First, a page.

US Leaves Military Base in Kyrgyzstan as Polish Leaders Want a Major US Base in Poland

US Leaves Military Base in Kyrgyzstan as Polish Leaders Want a Major US Base in Poland

The United States no longer has a military base in Central Asia after leaving an airbase in Kyrgyzstan. The move comes as tensions between Russia and the West continue to rise.

Kyrgyzstan is one of Russia’s closest allies and an ex-Soviet state. In 2013, the government told the US they had until July 11 to leave the base, which was at Manas airport. This airbase was one of the top connecting points between the US and 26 countries and Afghanistan.

“We were known as the gateway to Afghanistan on freedom’s frontier,” said Colonel John Millard, commander of the 376th Air Expeditionary Wing and Manas base head. “We offloaded more than 1 billion liters of fuel to 136,000 coalition aircraft … We like to say we fueled the fight.”

“We literally moved 98 percent of all ISAF and coalition forces into and out of Afghanistan,” Millard said.

Russia said the US and NATO can use Central Asia after the attacks on September 11, 2001. But when Russia decided they did not want foreign military in their area Kyrgyzstan was eager to help out. In 2011, President Almazbek Atambayev told Moscow the airbase would be closed.

Kyrgyzstan stands to inherit “special airport vehicles, a new fire department and other equipment worth a total of around $30 million.” Russia owns bases in Kyrgyzstan for at least 15 more years.

However, while one country does not want an American base, another country voiced a desire to have a US base. Russia’s aggression towards Ukraine is causing rumbles throughout Eastern Europe and Poland is worried about national security. During a radio interview, Polish Foreign Minister Radoslaw Sikorski said the US should open a major base in Poland.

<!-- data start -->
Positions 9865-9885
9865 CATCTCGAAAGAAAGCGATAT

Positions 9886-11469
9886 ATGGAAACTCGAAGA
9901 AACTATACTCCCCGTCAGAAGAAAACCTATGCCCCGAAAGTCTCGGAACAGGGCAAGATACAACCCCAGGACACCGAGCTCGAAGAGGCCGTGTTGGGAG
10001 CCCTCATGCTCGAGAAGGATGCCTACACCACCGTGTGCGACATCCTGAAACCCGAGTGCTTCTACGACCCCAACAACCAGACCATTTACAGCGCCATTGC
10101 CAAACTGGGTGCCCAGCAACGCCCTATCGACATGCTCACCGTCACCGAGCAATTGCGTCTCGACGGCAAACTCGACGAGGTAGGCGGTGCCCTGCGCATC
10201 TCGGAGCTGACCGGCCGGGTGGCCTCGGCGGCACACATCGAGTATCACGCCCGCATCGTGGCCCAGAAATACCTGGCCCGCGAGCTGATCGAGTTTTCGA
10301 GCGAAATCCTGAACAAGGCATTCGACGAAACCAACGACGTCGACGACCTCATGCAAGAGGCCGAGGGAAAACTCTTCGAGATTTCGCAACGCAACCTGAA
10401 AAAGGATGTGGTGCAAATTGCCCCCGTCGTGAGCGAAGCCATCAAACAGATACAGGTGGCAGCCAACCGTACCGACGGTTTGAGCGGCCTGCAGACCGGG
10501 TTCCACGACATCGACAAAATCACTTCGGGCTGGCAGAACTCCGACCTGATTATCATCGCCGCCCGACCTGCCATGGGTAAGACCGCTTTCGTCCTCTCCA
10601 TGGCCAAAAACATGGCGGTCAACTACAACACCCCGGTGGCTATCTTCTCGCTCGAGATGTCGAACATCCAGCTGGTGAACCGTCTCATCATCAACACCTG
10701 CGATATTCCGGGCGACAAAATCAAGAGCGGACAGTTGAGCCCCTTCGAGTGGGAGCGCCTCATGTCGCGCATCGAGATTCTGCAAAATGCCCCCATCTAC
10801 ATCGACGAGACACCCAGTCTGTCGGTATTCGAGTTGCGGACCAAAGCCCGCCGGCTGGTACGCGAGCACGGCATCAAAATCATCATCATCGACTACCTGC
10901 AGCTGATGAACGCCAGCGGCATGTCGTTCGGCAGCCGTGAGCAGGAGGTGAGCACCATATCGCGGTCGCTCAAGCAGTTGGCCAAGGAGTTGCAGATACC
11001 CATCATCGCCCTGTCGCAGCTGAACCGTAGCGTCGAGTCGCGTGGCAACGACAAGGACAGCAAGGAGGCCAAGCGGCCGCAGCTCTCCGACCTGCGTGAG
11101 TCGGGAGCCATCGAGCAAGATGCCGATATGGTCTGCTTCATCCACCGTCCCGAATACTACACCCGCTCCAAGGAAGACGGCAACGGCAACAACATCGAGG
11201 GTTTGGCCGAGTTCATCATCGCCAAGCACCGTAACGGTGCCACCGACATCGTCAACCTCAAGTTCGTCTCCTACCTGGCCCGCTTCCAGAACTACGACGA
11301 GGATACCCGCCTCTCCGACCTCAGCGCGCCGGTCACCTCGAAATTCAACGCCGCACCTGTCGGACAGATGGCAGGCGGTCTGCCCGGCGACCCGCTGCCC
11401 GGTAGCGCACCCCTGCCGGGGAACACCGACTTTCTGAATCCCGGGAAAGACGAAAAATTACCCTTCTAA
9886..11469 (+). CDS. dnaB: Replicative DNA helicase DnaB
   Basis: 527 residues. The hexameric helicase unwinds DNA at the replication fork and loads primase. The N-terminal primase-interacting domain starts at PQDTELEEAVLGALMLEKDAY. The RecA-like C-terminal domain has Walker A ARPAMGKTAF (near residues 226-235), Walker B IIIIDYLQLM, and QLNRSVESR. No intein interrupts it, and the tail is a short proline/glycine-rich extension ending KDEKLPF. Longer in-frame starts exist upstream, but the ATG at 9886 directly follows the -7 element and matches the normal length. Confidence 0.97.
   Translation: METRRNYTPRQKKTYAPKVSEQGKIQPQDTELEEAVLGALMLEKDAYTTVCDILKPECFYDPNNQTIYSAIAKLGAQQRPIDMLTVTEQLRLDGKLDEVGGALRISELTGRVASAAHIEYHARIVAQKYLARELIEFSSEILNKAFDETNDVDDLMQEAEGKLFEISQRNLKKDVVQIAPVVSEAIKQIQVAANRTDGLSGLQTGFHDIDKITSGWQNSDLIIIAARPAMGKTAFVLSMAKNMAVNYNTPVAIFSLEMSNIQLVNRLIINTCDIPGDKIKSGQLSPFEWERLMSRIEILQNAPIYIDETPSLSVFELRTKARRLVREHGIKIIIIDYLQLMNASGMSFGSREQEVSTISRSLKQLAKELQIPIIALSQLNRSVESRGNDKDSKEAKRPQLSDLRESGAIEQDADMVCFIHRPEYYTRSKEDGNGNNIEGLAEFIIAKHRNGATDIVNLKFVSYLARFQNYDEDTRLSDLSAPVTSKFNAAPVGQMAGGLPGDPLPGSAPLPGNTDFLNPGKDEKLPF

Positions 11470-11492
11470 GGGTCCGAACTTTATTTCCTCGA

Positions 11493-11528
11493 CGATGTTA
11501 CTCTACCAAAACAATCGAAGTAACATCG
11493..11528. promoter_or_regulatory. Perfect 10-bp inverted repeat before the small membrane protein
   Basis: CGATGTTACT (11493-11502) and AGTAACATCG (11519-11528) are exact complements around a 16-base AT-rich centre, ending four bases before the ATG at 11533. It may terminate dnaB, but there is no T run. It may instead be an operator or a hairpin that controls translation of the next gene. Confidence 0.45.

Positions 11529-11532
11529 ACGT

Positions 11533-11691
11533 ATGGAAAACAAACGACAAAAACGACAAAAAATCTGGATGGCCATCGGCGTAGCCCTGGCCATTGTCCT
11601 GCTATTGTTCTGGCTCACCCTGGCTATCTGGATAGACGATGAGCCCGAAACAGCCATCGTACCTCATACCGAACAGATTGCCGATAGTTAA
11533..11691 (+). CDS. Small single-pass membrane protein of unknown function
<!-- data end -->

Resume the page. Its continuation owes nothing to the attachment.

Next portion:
“For the first time since the Second World War, one European country has taken a province by force from another European country,” he said. “America, we hope, has ways of reassuring us that we haven’t even thought about. There are major bases in Britain, in Spain, in Portugal, in Greece, in Italy. Why not here? . . .”

“Russia is testing the strength of the international system set up by the United States after World War II,” he continued. “She tested it in Georgia, which was an implied ally of the United States. She has now tested it in Ukraine. And I don’t think we can discount the possibility that she will test it again. And therefore our security guarantees have be credible, which is to say physically enforceable.”

In 1997, NATO agreed not to build permanent bases in Eastern Europe if Russia did not violate another country’s sovereignty. Sikorski claims Russia violated this agreement first due to aggression towards Ukraine, which includes annexing Crimea in mid-March.

President Obama is in Poland to celebrate the country’s 25th anniversary break from communism. He told Polish President Bronislaw Komorowski he has a $1 billion plan to help Eastern Europe fight against Russia and promised a bigger military presence.

It should be noted that in 2009, Obama decided to eliminate a missile-defense agreement with Poland and the Czech Republic. Then-Russian President Dmitry Medvedev was very pleased to hear about Obama’s plan while Poles and Czechs were left worrying about their safety.


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